Small businesses play a vital role in the U.S. economy. In fact, 30.7 million U.S. businesses fall into this category. According to the U.S. Small Business Administration (SBA) Office of Advocacy, 47.3% of workers in the U.S. are employed by a small business, which is generally defined as a business having 500 employees or less.
The economic downturn resulting from COVID-19 prevention measures has made many businesses nervous about the future, especially small ones. In a March 26 survey, the National Bureau of Economic Research found that only three-quarters of the 5,819 small businesses its researchers surveyed had enough cash to cover a maximum of two months of business expenses. It also found that 43% of respondents had temporarily closed because of COVID-19. Respondents cited reduced demand and concerns about employee health as their main reasons for the closures.
Even with some states allowing the reopening of nonessential businesses and the second round of the Paycheck Protection Program (PPP), many small business owners still find themselves facing economic uncertainty.
For instance, when her state permitted certain nonessential businesses to reopen in April, Patricia Spires, who manages the Book Dispensary in Columbia, South Carolina, had concerns about the health risks of reopening too soon, as well as the economic hit of remaining closed for too long. While the Book Dispensary was able to earn revenue from online and curbside sales, this brought in only 40% of its typical revenue. Spires told Time, “We can’t afford to not reopen. As a small business, in order to survive, we have no choice but to open and do the best we can to protect the employees as well as the customers.”
Why Small Businesses Are Needed
So, what happens if too many small businesses can’t recover once the current pandemic is over? With almost half the country’s workers being employed by small businesses, Marianne Wanamaker, an associate professor of economics at the University of Tennessee and a ThinkWhy Executive Advisory Board member, said that even if one in five small businesses struggle to survive during COVID-19, 10% of American employment is at risk.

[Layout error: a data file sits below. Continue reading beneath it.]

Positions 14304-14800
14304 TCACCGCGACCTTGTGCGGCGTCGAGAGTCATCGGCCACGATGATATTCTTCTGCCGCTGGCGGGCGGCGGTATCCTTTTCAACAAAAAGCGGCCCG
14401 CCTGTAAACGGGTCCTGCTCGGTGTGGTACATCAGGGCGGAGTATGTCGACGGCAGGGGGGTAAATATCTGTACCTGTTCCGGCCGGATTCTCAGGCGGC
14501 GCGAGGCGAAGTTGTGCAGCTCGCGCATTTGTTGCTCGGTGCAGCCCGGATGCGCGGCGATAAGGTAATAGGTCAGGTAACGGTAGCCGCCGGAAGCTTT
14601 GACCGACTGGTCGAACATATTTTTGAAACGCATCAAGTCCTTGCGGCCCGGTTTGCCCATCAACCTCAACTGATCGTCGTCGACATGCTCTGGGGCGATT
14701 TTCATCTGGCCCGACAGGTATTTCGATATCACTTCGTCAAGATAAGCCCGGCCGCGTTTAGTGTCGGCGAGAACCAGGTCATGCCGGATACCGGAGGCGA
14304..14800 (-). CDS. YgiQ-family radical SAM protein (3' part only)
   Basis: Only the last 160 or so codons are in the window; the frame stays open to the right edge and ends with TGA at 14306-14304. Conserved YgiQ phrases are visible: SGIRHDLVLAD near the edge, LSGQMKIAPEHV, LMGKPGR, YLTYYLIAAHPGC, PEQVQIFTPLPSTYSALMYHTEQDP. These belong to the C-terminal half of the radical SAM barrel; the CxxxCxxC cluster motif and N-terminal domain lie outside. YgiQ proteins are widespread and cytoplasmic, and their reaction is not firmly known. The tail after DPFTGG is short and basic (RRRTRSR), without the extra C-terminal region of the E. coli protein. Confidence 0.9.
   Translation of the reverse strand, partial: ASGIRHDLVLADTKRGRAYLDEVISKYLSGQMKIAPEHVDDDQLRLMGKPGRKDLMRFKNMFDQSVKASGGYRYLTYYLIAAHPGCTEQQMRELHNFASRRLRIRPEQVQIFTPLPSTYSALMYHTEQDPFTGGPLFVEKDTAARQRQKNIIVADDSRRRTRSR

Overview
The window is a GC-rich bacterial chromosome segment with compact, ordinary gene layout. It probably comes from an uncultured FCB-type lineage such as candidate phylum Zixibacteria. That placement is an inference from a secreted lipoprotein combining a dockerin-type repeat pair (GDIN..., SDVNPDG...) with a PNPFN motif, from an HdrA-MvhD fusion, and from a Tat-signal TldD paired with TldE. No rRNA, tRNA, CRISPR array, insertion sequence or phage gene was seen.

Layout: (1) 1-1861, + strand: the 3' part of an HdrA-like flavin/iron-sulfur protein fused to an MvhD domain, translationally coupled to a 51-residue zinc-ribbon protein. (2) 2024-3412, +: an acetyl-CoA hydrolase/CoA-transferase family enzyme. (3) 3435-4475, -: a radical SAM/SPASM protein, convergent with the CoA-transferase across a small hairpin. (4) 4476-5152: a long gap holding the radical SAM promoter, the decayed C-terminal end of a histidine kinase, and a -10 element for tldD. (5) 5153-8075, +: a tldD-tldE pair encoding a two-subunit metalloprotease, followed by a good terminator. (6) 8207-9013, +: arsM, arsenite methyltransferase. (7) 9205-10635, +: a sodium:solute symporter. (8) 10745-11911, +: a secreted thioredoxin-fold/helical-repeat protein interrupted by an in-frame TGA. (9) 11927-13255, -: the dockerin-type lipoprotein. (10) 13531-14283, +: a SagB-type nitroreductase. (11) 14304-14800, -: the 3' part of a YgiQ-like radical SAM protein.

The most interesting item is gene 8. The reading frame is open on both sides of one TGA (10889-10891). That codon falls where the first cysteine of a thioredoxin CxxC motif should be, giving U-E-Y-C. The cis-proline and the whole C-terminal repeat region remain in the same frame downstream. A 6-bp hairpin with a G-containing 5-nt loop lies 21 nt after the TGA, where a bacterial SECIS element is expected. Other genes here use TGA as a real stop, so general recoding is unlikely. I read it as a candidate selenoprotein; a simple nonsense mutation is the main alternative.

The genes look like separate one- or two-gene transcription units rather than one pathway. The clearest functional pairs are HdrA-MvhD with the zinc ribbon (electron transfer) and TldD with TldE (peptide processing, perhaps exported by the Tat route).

“The lack of entrepreneurial/startup activity during the COVID-19 crisis will be a drag on employment going forward,” she says. “The U.S. averages about 850,000 new business applications a year. We are currently down about 20% on those applications. Each startup employs an average of eight workers, so over the course of a year, a 20% reduction in new business applications is about 1.5 million lost jobs.”
The lack of new businesses being created is a legitimate fear. According to the SBA, in the five weeks following the declaration of a national emergency on March 13, new business applications decreased by over 27% compared to the same time in 2019. That was the largest drop in the history of this data being collected.
Small businesses play a huge role in keeping the U.S. economy going. They are responsible for both job creation and offering employment opportunities to a wide range of people. In fact, the SBA found that the 1.8 million net new jobs in 2019 were created by small businesses. It also stated that in 2018, 8.7 million small businesses were minority-owned.
Long-term Business Impacts Remain Unclear
Throughout March and April, many small business owners found themselves facing tough choices. Do they temporarily close or offer select services? Do they reduce their staff’s hours or lay them off? Even those who have been able to secure a PPP loan struggle with the program’s loan-forgiveness requirements, such as retaining the same staff levels they had on Feb. 15. Without knowing when consumer demand will return to pre-pandemic levels, many business owners wonder whether it’s financially worth returning to their pre-pandemic staffing levels. Plus, some former employees are earning more in unemployment benefits than they would at their previous jobs.
As multiple states begin the process of gradually reopening with various degrees of enforcing COVID-19 prevention measures, business owners face many challenges. Those challenges include not knowing when consumer spending and employment will return to pre-pandemic levels. Some consumers may stay close to home because of health concerns, while some may feel the need to save more and spend less until the economy recovers.
ThinkWhy continuously monitors and forecasts industries and MSAs to measure the impact on the labor market. Stay current with us. We are here to support organizations and provide insights during the economic downturn as well as the recovery phase.